The gift day offers us an opportunity express our thanks for what God is doing in the lives of the children young people and families we work with. Because that’s the real point of it all. It’s how God is touching people’s lives through us. It’s about enabling them to see – through what we are and do - that there is more to life than the media, their peer-group, and society, say there is. It’s about saying – in our words, our deeds and our presence – that they are loved by God. And if you’re not able to help with week-day activities (and even if you are), giving money so that we provide staging, lighting and sound bars says you’re welcome here!
The first part of Jesus’ question to the man, was, “Are you willing…” Remember that Jesus also used this word in his conversations with Nicodemus and the woman at the well in Samaria. And that Jesus is also inviting the man who’d waited for 38 years to be re-born, changed, transformed. He’d given up hope of his life changing. ‘Though maybe not completely because he was still there. So, what about us? Have we given up hope of children being part of the life of this church? Or are we willing to embrace ways of working with children, young people and families, that we’re not familiar with, and are outside our comfort zone because they’re not happening on Sunday? And I wonder if you find this as jarring, challenging and painful a question, as Debie Thomas suggests the sick man found Jesus’ question? I ask not to hurt, or to condemn. But because – like the sick man - we have to ask ourselves whether we’re willing to face realities we might be resisting. First, we have to face the reality that this so-called “main service” that we love, isn’t equally loved by everyone. It’s not particularly child or family friendly, so if children and families are to come regularly, and stay as they get older, we need to make space for everyone, in this or other services, so that everyone is being nurtured as faithful followers of Jesus. And second, we need to accept that Sunday church isn’t the best time for everyone, that Saturday – or other days of the week - work better. But that doesn’t mean it’s not church. Messy Church is church for those who come and who don’t come here. It’s our 5th congregation. And those who come, are coming through Dovetots, “Who let the Dad’s Out?” and other ways. So, if you want to meet some of the children who belong to this church, come and be reborn, changed, transformed through Messy Church!
And that brings me to the second part of Jesus’ question which was about being or becoming healthy. Jesus asked, “Are you willing to become healthy?” Are we willing to make changes that lead us to healthy living? Are we willing to change the way we think and act? Becoming healthy is a process, not something static, and it’s a word that implies action. Choosing some things over others. There’s been a lot of research done on what healthy churches look like. Churches of all sizes and shapes can be healthy. ‘Though research suggests they share seven characteristics. Healthy churches are outward-looking and energised by faith. They seek to find out what God wants, they face the cost of change and growth, and they operate as a community. They make room for all, and they do a few things, and do them well. Is this Chandler’s Ford Methodist Church? I wonder if like the man at the pool, our answer might be predetermined. He thought he’d only be healed if someone could get him get into the pool. Whereas Jesus ignores the pool and invites him to do something that will help him become healthy. To get up, pick up his mat, and walk. I wonder if we think we’ll be a healthy church when there are people from all age groups, and lots of children in services, and we’re worshipping in a particular style. But the healthy Church research doesn’t focus on what churches do, on activities or practices, the particular ways we express our faith. It focuses on whether churches have the attitudes and values that lead to change, to transformation, to being reborn. Healthy churches, seek to find out what God wants, and one of the ways we find out what God wants, is to look at where God is active. I believe God is active in our work with children and families. Healthy churches are outward looking. Our work with children and families is. And healthy churches operate as a community. Intergenerational mission – where people of all ages participate in God’s kingdom - is happening in our youth and children’s work. My (almost) final question is, are we prepared to face the cost of change and the opportunities for growth that God is challenging us with, in and though this work. Because if we want to become a healthy church - we must.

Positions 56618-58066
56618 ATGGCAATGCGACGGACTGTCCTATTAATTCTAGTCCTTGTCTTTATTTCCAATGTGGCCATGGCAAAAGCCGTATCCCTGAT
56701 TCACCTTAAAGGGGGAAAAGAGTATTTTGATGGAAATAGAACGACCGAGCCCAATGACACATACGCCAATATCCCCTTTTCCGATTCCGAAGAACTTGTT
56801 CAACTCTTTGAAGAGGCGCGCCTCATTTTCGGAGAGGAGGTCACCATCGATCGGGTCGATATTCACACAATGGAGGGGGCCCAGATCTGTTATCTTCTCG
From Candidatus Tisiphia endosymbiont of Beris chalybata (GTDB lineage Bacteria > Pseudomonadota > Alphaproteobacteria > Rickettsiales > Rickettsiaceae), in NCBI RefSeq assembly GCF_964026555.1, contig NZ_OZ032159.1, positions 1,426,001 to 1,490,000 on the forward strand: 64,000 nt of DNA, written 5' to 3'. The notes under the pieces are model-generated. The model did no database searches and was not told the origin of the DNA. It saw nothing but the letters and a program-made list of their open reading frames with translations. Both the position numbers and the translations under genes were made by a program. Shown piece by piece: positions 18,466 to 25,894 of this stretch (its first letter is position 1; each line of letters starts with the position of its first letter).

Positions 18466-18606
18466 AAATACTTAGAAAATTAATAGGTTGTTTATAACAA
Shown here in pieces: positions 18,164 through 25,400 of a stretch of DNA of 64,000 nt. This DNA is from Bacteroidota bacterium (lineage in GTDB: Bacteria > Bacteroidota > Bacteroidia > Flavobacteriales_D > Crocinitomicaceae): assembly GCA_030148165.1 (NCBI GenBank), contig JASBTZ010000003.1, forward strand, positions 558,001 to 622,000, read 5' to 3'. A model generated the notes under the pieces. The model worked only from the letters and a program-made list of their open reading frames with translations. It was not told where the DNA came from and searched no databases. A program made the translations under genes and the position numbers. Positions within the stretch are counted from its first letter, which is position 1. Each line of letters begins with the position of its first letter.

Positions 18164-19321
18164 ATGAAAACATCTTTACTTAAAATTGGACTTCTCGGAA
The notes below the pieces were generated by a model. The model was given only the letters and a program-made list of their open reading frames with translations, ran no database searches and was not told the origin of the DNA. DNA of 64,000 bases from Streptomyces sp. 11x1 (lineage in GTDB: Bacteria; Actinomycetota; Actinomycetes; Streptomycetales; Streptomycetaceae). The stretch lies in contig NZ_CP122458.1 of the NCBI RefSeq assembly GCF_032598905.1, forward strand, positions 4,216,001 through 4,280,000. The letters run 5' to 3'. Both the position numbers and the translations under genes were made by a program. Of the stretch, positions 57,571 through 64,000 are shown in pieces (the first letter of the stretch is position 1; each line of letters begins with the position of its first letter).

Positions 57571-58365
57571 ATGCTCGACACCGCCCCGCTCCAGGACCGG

I said that was almost my last question. My last is will you continue to pray? Will you pray using your pipe-cleaner or booklet or in your usual prayers? And will you pray about how much your gift-day offering – as a in thanksgiving for the ways God is opening up in the lives of those on the edge of our community – will be? Unless prayer underpins who we are, and what we do, we’re simply a group of people. Even the thing we think is most important – worship – cannot happen without prayer. And as Gareth Powell reminded us right at the beginning, it’s prayer that draws us ever-deeper into God’s life, and through prayer that we’re being prompted to participate in the life of God’s kingdom. Just in case you’re thinking of reminding me that Jesus healed the man by the pool without him doing anything, I’m not talking about the way we come to faith, but the way mature Christians we become ever-more faithful disciples. This church is a church full of people with different gifts, different hopes, and different dreams. We bring different things to the church. And we hope for different things from it. Yet we are a community. A community that eats together around a variety of tables. A community God is drawing into God’s life. And when we pray, as individuals and as a community, God is at the heart of our life - inviting us and those we pray for - into an ever-deeper communion of love, generosity and praise. Amen.